Silence

U.S. National Archives

If you speak to someone, after a long silence. Say it has been days, two or three days, since someone has spoken to you. To experience poverty of that sort. Where words are no longer even given to you.

You are living in a hostel in a strange city, say — and oh, why am I saying “you”? It’s me; it’s me that this is happening to. Anyway, you are living in a hostel in a strange city. You have not spoken to anyone for days, such is your shyness.

But a stranger comes up to you. He is Norwegian. He has a false hipster mustache. But he comes up to you and says, “Hey, can I use your lighter.”

Hey. Can I use. Your lighter. You have not spoken to anyone for so long, such is the strangeness of your situation. Days and days. Hang on to the words. Their tenses. Their conjugations.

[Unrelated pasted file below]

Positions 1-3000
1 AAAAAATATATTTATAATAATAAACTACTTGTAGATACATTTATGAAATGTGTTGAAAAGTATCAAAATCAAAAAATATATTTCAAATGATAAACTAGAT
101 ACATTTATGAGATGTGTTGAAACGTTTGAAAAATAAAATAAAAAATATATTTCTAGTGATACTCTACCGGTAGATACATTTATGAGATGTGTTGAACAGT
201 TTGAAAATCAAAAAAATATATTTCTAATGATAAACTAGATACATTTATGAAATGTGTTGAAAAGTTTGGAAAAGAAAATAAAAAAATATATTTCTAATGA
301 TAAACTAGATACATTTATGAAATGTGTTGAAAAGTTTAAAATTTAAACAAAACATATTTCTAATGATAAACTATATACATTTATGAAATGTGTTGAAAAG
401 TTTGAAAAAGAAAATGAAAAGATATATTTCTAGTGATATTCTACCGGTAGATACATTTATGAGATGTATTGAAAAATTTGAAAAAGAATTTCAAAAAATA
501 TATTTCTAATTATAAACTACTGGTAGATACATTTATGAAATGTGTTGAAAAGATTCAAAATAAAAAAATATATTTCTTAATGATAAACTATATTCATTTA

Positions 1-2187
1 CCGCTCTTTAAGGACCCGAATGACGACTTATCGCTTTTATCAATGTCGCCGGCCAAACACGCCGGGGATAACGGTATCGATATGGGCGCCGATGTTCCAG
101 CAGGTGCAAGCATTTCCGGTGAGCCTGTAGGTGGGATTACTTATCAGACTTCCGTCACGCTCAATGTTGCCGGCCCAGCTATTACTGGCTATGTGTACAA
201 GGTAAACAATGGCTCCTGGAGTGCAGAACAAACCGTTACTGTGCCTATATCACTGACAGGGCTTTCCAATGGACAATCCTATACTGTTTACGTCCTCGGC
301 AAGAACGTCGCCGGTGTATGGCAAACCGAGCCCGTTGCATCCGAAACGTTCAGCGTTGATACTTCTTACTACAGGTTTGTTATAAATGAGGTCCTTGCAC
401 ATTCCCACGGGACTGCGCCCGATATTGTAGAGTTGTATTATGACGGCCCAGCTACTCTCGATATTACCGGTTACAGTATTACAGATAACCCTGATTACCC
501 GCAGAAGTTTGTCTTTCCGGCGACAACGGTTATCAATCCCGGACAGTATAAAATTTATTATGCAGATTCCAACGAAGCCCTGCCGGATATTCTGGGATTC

If someone speaks to you, after a period of long silence, it will lead you back into human life. It is like staring out a window, when you are lonely. At first you are just staring for no reason. But then you see the cars, the people walking to and fro. You see children walking home from school. People walking their pets. And suddenly, against your will, you are drawn into the thick of it all. You stand with your hand hanging by the curtain, and against it all, watching their steps, watching the people walk, you are drawn by abstraction. Back into human life. Thought Catalog Logo Mark

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